List l1 = new List();
List l2 = new List();

return LrNorm.DoLrNorm(l1, l2, r);
}
[TestMethod]
public void Euclidean1()
{
double dist = LrNormUT(2);
Assert.AreEqual(5, (int)dist);
Console.WriteLine("d:" + dist);
}

[TestMethod]
public void Manhattan()
{
double dist = LrNormUT(1);
Assert.AreEqual(7, (int)dist);
Console.WriteLine("d:" + dist);
}
```

The following class calculates the Cosine Distance:

```    ///
<summary>
/// Calculate cosine distance between two vectors
/// </summary>

public class Cosine
{
///
<summary>
/// Calculates the distance between frequency distributions calculated from lists of items
/// </summary>

/// <typeparam name="T">Type of the list item, e.g. int or string</typeparam>
/// <param name="l1">First list of items</param>
/// <param name="l2">Second list of items</param>
/// <returns>Distance in degrees. 90 is totally different, 0 exactly the same</returns>
public static double Distance<T>(List<T> l1, List<T> l2)
{
if (l1.Count() == 0 || l2.Count() == 0)
{
throw new Exception("Cosine Distance: lists cannot be zero length");
}

// find distinct list of items from two lists, used to align frequency distributions from two lists
List<T> dvs = FrequencyDist<T>.GetDistinctValues(l1, l2);
// calculate frequency distributions for each list.
FrequencyDist<T> fd1 = new FrequencyDist<T>(l1, dvs);
FrequencyDist<T> fd2 = new FrequencyDist<T>(l2, dvs);

if(fd1.ItemFreq.Count() != fd2.ItemFreq.Count)
{
throw new Exception("Cosine Distance: Frequency count vectors must be same length");
}
double dotProduct = 0.0;
double l2norm1 = 0.0;
double l2norm2 = 0.0;
for(int i = 0; i < fd1.ItemFreq.Values.Count(); i++)
{
if (!EqualityComparer<T>.Default.Equals(fd1.ItemFreq.Values[i].value, fd2.ItemFreq.Values[i].value))
throw new Exception("Mismatched values in frequency distribution for Cosine distance calculation");

dotProduct += fd1.ItemFreq.Values[i].count * fd2.ItemFreq.Values[i].count;
l2norm1 += fd1.ItemFreq.Values[i].count * fd1.ItemFreq.Values[i].count;
l2norm2 += fd2.ItemFreq.Values[i].count * fd2.ItemFreq.Values[i].count;
}
double cos = dotProduct / (Math.Sqrt(l2norm1) * Math.Sqrt(l2norm2));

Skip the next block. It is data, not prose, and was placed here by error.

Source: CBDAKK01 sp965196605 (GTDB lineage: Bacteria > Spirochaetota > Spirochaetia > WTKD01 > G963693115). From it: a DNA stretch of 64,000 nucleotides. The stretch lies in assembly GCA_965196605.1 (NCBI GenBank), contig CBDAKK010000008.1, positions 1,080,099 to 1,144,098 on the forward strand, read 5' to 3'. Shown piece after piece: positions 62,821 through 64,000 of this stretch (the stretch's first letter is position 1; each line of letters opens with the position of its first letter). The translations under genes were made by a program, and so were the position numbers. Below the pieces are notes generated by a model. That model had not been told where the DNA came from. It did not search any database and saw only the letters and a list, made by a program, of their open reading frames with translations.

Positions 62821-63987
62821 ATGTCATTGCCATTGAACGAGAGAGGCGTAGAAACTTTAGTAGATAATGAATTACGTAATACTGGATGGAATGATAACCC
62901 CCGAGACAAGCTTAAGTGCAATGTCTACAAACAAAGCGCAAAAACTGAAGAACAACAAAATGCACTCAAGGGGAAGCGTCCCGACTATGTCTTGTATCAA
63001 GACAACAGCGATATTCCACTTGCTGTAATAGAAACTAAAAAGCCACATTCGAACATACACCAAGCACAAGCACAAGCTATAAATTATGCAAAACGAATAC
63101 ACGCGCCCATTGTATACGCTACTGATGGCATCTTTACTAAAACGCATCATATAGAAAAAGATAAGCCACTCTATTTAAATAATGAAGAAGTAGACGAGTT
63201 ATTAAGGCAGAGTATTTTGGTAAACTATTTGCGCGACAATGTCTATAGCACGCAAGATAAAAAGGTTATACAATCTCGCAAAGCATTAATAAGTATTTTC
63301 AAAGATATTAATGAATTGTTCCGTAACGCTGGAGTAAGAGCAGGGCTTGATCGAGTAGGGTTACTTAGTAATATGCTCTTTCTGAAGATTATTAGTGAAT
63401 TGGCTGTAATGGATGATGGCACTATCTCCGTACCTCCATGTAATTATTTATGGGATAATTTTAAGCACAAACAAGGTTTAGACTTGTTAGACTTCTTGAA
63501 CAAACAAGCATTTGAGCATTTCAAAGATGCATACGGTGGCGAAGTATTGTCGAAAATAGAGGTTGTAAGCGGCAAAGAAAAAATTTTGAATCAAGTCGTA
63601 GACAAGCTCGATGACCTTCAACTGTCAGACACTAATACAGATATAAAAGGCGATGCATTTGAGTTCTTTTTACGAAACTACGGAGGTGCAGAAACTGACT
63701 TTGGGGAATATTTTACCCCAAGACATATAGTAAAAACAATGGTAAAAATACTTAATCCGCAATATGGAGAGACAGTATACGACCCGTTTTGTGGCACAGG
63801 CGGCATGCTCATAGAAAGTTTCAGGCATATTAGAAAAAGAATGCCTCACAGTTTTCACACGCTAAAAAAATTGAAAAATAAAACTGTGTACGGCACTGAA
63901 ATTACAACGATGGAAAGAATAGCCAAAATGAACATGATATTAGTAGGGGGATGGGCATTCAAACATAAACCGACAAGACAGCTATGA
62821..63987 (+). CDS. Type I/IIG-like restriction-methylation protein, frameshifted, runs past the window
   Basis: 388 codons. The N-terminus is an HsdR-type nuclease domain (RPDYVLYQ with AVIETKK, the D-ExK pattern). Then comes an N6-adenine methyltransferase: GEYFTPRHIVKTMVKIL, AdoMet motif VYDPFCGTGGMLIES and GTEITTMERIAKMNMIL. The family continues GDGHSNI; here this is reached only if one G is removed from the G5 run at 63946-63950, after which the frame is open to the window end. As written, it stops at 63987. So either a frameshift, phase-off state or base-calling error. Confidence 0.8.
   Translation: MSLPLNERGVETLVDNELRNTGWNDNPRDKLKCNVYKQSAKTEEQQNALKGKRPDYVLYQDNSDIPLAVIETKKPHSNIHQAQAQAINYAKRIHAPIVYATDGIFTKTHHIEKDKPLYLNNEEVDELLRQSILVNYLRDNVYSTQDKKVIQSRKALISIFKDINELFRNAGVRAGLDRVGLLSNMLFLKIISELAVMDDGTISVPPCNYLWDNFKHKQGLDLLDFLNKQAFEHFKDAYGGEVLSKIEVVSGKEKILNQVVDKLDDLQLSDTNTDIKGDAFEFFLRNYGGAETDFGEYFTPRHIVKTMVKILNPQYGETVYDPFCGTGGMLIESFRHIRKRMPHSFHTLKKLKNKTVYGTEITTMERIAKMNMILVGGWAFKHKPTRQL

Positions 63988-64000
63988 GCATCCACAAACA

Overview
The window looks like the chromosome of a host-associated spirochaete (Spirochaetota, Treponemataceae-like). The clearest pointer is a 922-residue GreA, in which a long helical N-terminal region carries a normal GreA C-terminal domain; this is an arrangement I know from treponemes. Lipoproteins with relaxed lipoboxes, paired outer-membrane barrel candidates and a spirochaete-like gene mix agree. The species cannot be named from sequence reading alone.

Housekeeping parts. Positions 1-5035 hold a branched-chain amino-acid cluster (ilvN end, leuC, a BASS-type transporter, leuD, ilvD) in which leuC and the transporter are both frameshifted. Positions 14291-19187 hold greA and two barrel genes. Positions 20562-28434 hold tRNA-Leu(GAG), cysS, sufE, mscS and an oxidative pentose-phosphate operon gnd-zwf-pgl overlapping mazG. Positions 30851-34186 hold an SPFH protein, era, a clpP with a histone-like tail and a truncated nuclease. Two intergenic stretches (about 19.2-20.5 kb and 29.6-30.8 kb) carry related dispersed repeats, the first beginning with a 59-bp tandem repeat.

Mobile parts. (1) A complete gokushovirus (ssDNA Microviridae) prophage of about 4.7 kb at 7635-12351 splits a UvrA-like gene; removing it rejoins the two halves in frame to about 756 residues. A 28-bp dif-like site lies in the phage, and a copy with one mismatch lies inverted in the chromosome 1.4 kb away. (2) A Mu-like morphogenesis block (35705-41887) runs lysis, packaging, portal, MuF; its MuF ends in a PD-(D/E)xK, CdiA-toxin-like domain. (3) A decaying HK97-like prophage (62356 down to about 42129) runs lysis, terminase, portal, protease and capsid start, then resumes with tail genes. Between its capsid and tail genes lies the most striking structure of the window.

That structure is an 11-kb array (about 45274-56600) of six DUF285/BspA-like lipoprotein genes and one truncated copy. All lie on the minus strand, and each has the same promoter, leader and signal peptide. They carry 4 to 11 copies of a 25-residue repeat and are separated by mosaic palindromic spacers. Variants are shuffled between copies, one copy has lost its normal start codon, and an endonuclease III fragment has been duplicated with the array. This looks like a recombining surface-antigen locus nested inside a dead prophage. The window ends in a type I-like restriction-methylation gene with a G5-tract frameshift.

// convert cosine value to radians then to degrees
return Math.Acos(cos) * 180.0 / Math.PI;
}
}
```

Here are some methods that show how to use this class:

```        double tol = 0.00001;

[TestMethod]
public void CosineSimple()
{
List<int> l1 = new List<int>();
List<int> l2 = new List<int>();

double dist = Cosine.Distance(l1, l2);
Console.WriteLine(dist);
Assert.AreEqual(40.3645365730974, dist, tol);
}
```

Reference: [1] “Mining of Massive Datasets” by A.Rajaraman, J. Leskovec, J.D. Ullman, Cambridge University Press. 2011.  P.90. See http://infolab.stanford.edu/~ullman/mmds.html

Written by Nick Grattan

June 10, 2014 at 7:45 am

### 5 Responses

1. […] Euclidean, Manhattan and Cosine Distance Measures in C# […]

2. Not that aways from what you’ve posted, but
(1) Is there a reason you formed the Lr norm to only accept integer values for r? and why isn’t there a check for r>1? As when: 0 < r =1 (i.e. a double instead of an int)

(2) In the final step of the norm, you *may* way to include a simple test to see if the norm is 0 before applying the expensive Math.pow function

(3) For the Cosine Class
(3.1) When I implement, I generally will test to see if there is any non-zero common indexes. If not, the IP = 0 –> COS (theta) = 0 –> 0 = Pi/2. Depending on the implementation, this can speed things up
(3.2) When you computed the final Cos value, should you not do a check on the l1norm and l2norm to see they are both non-zero. This alternatively could be done at the start to check to see if either are the zero vectors.

Lastly, have you considered implementations that take the Frequency Distributions, convert them to Discrete Probability Measures and then implement Statistical Distance Measures? this is quite common in the IR / NLP literature.

David Galea

August 9, 2017 at 5:28 am

3. Cosine Distance method. Am I understanding this correctly the output the more greater the output the greater the distance between two set of data ? e.g. reading the code if I pass in 2 set of data and out is 11.34 and another two set of data and output is 9 does the 9 means it is more closely related or 11.34 ?

Babar Ali

May 22, 2018 at 1:40 am

4. Yes, the smaller the value, the closer the two objects.

Nick Grattan

May 22, 2018 at 7:33 am